Registered insolvencies in the accommodation and food services sector jumped 61% between 2021 and 2022, and reached a decade-high peak according to figures from The Insolvency Service.
Insolvencies in the sector rose from 1,676 in 2021 to 2,704 in 2022. The total number of insolvencies in accommodation and food services last year was the highest annual total over a ten-year period (a rise of 77% from 1,524 in 2012).
Insolvencies in the previous two years have been lower than would be considered ‘normal’ in the hospitality industry. This, in large part, is due to government Covid support packages that propped up some businesses during the pandemic which might have run their natural course in other circumstances.
Commenting on the figures, Paul Newman, partner and head of leisure and hospitality at RSM UK, said:
‘It’s the culmination of successive challenges which have led to these desperately sad statistics. For many hospitality operators who hoped to bring themselves back to health following the pandemic, 2022’s inflationary climate will have proved far too much to bear. These businesses have dealt with a toxic mix of factors including debts accrued during lockdowns, increased energy prices, staff shortages and rising input costs across everything from staff wages to raw ingredients. Not to mention industrial strike action across the rail networks which impacted Christmas trade for many.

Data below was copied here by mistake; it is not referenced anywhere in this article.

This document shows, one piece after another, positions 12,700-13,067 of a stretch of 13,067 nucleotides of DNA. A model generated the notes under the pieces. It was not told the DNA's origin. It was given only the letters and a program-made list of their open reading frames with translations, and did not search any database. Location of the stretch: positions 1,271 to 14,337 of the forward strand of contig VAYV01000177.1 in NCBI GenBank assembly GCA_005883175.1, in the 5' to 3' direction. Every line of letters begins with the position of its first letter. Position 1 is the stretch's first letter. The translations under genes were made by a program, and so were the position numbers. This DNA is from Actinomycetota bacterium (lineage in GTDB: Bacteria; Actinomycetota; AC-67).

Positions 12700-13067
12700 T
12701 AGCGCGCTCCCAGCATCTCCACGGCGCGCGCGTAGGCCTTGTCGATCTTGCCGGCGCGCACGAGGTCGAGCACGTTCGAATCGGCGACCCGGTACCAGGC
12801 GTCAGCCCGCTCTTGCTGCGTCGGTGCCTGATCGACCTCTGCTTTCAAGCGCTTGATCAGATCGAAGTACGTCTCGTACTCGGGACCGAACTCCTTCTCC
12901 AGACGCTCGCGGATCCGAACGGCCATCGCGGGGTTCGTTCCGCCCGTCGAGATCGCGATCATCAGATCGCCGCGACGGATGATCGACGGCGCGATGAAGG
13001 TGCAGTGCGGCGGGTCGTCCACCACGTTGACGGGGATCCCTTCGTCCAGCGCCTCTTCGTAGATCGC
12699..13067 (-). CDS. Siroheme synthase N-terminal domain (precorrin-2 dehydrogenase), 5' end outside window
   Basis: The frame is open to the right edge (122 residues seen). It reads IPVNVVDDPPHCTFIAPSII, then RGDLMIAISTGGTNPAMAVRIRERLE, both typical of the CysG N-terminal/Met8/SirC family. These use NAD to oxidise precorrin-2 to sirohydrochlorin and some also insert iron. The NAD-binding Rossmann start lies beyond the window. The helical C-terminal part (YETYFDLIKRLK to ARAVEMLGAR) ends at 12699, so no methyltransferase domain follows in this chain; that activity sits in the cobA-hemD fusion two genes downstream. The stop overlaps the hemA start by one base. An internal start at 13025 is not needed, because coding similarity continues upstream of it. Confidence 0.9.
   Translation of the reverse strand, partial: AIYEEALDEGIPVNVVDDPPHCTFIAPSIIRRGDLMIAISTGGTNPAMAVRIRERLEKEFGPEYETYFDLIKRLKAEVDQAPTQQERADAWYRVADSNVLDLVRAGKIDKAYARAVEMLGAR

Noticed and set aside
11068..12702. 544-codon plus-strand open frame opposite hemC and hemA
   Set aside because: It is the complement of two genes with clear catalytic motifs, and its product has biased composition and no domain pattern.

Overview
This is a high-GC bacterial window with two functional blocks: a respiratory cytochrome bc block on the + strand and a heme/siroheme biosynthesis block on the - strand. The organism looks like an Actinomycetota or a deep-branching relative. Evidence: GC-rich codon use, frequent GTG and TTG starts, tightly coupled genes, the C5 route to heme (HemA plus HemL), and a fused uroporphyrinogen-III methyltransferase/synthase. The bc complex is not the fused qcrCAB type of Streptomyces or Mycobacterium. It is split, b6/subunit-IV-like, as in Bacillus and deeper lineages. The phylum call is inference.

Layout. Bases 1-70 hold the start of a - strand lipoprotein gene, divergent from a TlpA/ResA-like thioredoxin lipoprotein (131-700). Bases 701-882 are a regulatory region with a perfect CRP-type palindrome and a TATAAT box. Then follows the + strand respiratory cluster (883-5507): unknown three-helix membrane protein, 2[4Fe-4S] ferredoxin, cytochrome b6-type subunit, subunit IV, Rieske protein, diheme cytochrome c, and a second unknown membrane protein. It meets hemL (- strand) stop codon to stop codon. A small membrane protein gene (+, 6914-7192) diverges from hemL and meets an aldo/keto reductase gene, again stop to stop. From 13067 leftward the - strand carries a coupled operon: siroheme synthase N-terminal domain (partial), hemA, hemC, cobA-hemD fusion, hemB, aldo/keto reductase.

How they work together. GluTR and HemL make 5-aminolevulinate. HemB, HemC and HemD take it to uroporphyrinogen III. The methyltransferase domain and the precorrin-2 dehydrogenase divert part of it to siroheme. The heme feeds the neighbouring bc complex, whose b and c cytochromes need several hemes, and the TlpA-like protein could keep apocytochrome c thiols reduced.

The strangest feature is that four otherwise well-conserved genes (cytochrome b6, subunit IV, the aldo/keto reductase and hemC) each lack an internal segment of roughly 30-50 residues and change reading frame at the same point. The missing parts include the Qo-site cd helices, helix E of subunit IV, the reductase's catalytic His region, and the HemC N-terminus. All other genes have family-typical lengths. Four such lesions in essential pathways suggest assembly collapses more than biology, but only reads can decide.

‘It’s likely those most affected will have been small and independent businesses who are already operating to fine margins but are essential to the entrepreneurial spirit that defines the UK hospitality sector. With investors taking the long-term view that consumer demand will remain stable and current headwinds will begin to abate towards the end of 2023, we anticipate larger, managed groups with increased economies of scale to weather the storm better. Indeed, consolidation in the industry is likely as those groups seize opportunities to grow by acquiring struggling operators.
‘We expect the excess in insolvencies in the hospitality industry to continue for at least the first two quarters of 2023. But as the recession softens, liquidations in the sector should begin to tail off. With the return of warmer weather, summer should see consumer confidence increase as energy bills become less of a concern – the easing of inflation and interest rates will compound this while relieving pressure on input costs for operators.’